14 June 1918
Sergt. Frank L. Glick, Eightieth Company, 6th Regiment, United States Marines, was the first Marshalltown boy to die in action in France since Marshalltown began to pour her contribution of young men into the great war. Glick’s death occurred presumably in the fighting near Chateau Thierry, where the Marines made a stand against the enemy that was heralded as one of the bravest and most spectacular since the American troops entered the struggle.
Sergt. Glick enlisted in Chicago on May 20, 1917 and landed in France on February 13, 1918. A recent letter to his uncle, L. C. Abbott, written in May and received her on June 8, told of being in the trenches. (Born Aug 21, 1893 Died 3 Jun 1918)
MEMORIAL LARGELY ATTENDED
Impressive Ceremony for Frank Glick held at the Episcopal Church.
Impressive, but brief memorial services for Sergeant Frank L. Glick, the first Marshalltown boy killed in action in France, were held at St. Paul’s Church of which Glick was a member, Sunday morning by the rector, Rev. O.C. Fox. The church was entirely filled by members of the parish and by friends of the L. C. Abbott family, with whom Glick had made his home. A section of the seats were reserved for employees of Abbott & Son, who attended in a body.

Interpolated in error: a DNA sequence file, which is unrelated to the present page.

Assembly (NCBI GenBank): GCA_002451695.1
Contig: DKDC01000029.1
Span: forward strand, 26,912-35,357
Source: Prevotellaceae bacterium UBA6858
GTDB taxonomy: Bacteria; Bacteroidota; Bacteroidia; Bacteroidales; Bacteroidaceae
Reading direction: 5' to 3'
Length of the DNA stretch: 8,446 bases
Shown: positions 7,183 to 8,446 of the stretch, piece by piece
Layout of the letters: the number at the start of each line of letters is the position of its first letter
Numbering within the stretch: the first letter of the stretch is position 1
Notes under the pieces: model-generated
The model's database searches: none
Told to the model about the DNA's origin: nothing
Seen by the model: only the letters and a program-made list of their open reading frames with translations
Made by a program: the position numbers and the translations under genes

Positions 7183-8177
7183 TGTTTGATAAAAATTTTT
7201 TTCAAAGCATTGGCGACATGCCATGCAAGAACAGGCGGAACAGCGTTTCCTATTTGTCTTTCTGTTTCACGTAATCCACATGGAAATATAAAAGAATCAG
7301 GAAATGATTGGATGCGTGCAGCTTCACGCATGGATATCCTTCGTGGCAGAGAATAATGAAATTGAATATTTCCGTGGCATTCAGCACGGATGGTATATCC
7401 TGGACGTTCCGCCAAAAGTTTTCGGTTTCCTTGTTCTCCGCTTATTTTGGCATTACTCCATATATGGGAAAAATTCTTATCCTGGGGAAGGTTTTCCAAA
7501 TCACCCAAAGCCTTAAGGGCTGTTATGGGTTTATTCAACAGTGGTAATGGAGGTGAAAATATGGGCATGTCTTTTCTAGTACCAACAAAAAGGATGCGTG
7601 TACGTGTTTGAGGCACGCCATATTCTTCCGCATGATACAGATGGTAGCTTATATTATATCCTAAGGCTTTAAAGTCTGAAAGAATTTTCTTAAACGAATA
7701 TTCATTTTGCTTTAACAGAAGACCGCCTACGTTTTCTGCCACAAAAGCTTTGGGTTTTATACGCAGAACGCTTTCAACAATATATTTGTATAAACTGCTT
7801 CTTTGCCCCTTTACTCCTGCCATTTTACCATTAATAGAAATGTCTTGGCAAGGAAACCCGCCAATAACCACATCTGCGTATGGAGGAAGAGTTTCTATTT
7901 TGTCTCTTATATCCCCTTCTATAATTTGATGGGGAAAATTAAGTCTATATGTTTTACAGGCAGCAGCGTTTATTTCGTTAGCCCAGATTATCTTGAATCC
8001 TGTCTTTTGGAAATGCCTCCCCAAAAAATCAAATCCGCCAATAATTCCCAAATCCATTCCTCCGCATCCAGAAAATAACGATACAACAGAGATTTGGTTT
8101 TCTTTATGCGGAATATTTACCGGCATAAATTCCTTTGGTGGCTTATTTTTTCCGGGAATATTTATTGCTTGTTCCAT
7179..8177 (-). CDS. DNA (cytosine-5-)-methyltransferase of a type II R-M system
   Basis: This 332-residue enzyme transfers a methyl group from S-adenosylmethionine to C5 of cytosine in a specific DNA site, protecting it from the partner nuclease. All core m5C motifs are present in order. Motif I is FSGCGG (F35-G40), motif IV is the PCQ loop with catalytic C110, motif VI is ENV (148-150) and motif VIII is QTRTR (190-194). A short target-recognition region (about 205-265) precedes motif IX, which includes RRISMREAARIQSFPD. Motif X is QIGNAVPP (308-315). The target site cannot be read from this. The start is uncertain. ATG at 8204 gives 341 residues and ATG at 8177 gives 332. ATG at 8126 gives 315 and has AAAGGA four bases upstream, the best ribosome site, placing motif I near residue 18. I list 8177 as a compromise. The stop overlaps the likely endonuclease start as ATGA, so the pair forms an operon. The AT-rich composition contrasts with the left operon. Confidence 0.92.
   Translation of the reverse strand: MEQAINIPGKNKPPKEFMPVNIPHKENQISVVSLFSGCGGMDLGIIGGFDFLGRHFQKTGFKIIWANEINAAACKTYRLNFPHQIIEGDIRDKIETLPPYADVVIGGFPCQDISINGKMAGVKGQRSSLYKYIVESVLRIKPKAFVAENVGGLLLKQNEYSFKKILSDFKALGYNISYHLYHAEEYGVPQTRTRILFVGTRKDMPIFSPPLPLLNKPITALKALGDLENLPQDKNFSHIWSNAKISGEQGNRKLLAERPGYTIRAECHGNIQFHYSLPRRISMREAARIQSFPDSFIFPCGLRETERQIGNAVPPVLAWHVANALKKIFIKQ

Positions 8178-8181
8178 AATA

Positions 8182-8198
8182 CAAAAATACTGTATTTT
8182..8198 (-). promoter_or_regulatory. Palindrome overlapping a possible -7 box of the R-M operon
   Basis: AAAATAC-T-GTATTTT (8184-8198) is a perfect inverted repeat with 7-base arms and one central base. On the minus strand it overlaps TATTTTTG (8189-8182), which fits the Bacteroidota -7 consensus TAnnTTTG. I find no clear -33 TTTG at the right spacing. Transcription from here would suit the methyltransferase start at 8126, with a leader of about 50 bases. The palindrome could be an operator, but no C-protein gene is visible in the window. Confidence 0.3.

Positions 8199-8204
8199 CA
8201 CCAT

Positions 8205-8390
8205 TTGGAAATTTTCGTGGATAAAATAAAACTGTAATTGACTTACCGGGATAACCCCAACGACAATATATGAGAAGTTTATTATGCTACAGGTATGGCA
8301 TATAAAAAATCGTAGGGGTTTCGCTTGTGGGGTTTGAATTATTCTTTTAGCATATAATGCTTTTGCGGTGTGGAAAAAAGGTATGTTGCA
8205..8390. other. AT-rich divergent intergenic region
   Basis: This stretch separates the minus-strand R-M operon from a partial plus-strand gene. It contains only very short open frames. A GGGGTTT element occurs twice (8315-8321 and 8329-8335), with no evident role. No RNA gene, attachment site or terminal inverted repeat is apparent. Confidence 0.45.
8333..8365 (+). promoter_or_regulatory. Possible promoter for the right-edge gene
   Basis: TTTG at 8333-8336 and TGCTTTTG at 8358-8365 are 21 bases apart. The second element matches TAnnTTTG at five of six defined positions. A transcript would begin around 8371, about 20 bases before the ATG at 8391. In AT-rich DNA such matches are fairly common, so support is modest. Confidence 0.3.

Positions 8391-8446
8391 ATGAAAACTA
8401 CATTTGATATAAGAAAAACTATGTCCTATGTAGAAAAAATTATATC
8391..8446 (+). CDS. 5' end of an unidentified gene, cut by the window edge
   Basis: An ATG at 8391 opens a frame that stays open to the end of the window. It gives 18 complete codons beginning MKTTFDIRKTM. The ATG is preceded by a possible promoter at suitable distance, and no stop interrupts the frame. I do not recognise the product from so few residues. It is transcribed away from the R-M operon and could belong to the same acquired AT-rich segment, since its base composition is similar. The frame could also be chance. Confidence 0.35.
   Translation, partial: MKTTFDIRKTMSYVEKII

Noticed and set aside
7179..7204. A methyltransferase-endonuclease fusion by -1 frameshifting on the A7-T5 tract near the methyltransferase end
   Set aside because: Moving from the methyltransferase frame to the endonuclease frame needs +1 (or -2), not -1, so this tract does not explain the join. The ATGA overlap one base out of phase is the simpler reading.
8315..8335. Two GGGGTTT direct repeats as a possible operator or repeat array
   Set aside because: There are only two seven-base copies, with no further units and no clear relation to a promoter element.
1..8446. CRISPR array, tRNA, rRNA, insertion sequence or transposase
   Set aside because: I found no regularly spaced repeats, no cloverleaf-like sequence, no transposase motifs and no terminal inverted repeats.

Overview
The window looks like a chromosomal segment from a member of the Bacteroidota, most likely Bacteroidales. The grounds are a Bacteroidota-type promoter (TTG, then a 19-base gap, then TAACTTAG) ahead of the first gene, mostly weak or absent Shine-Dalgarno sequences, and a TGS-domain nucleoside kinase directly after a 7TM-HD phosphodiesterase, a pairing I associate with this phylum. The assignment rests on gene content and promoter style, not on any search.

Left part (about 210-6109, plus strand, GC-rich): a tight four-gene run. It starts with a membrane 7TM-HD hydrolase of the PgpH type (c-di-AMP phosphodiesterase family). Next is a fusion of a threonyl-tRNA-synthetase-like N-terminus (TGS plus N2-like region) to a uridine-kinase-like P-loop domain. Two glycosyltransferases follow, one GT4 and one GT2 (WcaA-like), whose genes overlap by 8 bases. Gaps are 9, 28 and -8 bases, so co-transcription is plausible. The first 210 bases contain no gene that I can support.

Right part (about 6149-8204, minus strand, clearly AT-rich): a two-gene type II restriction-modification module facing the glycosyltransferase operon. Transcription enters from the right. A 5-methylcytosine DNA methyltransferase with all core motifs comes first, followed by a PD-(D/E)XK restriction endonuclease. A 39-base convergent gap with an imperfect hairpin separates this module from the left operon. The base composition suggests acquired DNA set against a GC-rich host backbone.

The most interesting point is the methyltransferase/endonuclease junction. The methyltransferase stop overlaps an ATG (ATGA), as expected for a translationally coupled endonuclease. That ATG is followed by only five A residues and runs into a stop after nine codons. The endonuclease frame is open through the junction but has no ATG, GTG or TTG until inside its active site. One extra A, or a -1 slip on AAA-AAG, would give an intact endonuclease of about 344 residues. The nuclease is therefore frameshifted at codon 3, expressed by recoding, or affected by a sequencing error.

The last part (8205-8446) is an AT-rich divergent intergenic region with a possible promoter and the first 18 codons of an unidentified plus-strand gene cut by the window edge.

The church was prettily decorated with flowers and allied and American flags. At the entrance door large allied flags were placed and at either side stood William and Harry Gerhart of Camp Dodge.
The service consisted of a part of the regular church service and the singing of hymns, following which the Rev. Mr. Fox gave his sermon: “Victory on the Last Battlefield” taken from Job 42:5 “I had heard of thee by the hearing of the ear, but now my eye seeth thee.”
By his supreme sacrifice, the speaker said, the young man had become a hero and that he realized God was with him in victory. The boys over there are coming to realize this fact more and more each day.
In conclusion, the pastor read the war song of the Marines, of which Glick was a member. The sounding of taps closed the service.
Preceding the service the organist, Mine Isabella Mitchem, played “Le Marsellaine,” and after the sermon “The Star Spangled Banner.” The audience joined in singing “America.”